The most anticipated wedding of the year takes place this Saturday, when Prince Harry and Meghan Markle tie the knot in St George’s Chapel at Windsor Castle.
Afterwards, the two travel lovers will jet off for their honeymoon – rumours are flying, but if reports by US magazine Travel+Leisure are to be believed, their first holiday as husband and wife will take place in Namibia.
The reasons for them (maybe) choosing this huge country in southwest Africa are many: not only is it still part of the Commonwealth, but we all know how much Harry loves Africa – he’s a frequent visitor (he even spent his gap year in Kenya), is passionate about animal conservation, is a co-founder of an African charity that honours the work his mother did, and has already taken Meghan on a romantic holiday to Botswana (which is also where he got the diamond for her engagement ring).
On top of all that, as one of the least populated places on earth, the chances of bumping into many tourists will be pretty remote – just like all of Namibia's points of interest and luxury camps.
But mostly, it’s because this stark, untouched corner of Africa is truly spectacular, offering once-in-a-lifetime experiences that are simply available nowhere else on the planet.
Here are some of the things you should see and do on a trip to Namibia:
The famous Skeleton Coast in northern Namibia is so named due to the fact that it's littered with shipwrecks. Take a helicopter or small plane ride to witness the Atlantic Ocean battering a coastline that abruptly rises to epic sand dunes.
Sossusvlei (vlei means marsh; Sossusvlei means ’dead-end marsh’) is a large, white, salt and clay pan in the southern part of the Namib Desert, surrounded by huge red dunes that are some of the highest in the world (and a photographer’s dream). Attractions include Dune 45 and Big Daddy dunes, Sesriem Canyon and Dead Vlei – where the skeletons of twisted Acacia trees, thought to be around 1,000 years old, are one of Namibia’s most iconic sights.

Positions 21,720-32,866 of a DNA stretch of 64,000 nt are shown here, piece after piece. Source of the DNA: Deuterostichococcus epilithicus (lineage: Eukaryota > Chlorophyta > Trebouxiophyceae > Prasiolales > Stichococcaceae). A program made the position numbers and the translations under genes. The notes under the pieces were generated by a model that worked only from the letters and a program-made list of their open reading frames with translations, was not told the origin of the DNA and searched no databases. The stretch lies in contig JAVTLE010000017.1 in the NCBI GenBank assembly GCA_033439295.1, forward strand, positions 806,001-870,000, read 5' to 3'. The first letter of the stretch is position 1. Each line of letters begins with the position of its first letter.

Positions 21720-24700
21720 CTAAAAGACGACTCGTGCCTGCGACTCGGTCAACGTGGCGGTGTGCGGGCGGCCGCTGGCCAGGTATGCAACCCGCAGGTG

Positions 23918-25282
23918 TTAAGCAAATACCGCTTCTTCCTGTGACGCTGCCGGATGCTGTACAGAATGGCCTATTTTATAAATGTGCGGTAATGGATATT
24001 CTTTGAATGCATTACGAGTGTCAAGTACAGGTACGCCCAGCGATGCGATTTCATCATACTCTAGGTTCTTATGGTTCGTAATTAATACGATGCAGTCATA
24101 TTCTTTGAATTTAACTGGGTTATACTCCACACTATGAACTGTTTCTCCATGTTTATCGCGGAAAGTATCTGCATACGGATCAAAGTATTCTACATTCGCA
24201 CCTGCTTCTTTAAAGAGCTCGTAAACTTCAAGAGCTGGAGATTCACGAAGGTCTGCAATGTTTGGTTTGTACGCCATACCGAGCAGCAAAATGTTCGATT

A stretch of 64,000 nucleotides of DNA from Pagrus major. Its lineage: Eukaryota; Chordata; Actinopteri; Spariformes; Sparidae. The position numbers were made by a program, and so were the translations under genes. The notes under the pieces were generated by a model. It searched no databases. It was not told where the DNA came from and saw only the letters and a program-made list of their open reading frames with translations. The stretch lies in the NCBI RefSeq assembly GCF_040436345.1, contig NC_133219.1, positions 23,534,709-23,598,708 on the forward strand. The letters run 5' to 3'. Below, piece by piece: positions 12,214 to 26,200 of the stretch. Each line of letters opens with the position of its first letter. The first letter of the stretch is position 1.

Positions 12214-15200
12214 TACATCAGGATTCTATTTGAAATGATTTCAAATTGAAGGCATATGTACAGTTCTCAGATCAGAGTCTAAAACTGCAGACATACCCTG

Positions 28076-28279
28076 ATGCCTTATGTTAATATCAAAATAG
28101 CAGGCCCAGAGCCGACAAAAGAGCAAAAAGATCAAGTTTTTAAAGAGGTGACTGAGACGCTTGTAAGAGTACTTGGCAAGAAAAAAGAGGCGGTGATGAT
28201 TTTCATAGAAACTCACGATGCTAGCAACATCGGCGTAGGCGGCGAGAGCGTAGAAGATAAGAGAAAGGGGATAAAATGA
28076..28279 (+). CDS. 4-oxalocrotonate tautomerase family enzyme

There's epic stargazing to be had here, in one of the least light-polluted areas in the world. The lack of moisture in the desert air also makes for a crystal-clear night sky in which the stars are very visible (especially if you go during a new moon).
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Located in the northern part of Namibia, this is the country's premier game park where, if you're lucky, you'll see anything from elephants and giraffes, lions and even rhinos drinking from the waterhole.
Etosha National Park is also home to an enormous salt flat. It stretches for 130 kilometres and is up to 50 kilometres wide in places. Apparently, it was formed more than 100 million years ago and is visible from space!
This granite rock formation – known locally as the Matterhorn of the south – is 1,784 metres tall and an incredible 120 million years old.
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This ghost town in the Namib Desert was once a small but prosperous mining village. In the early 1900s it was home to hundreds of German families who came here in search of diamonds, but has been overtaken by time and sand.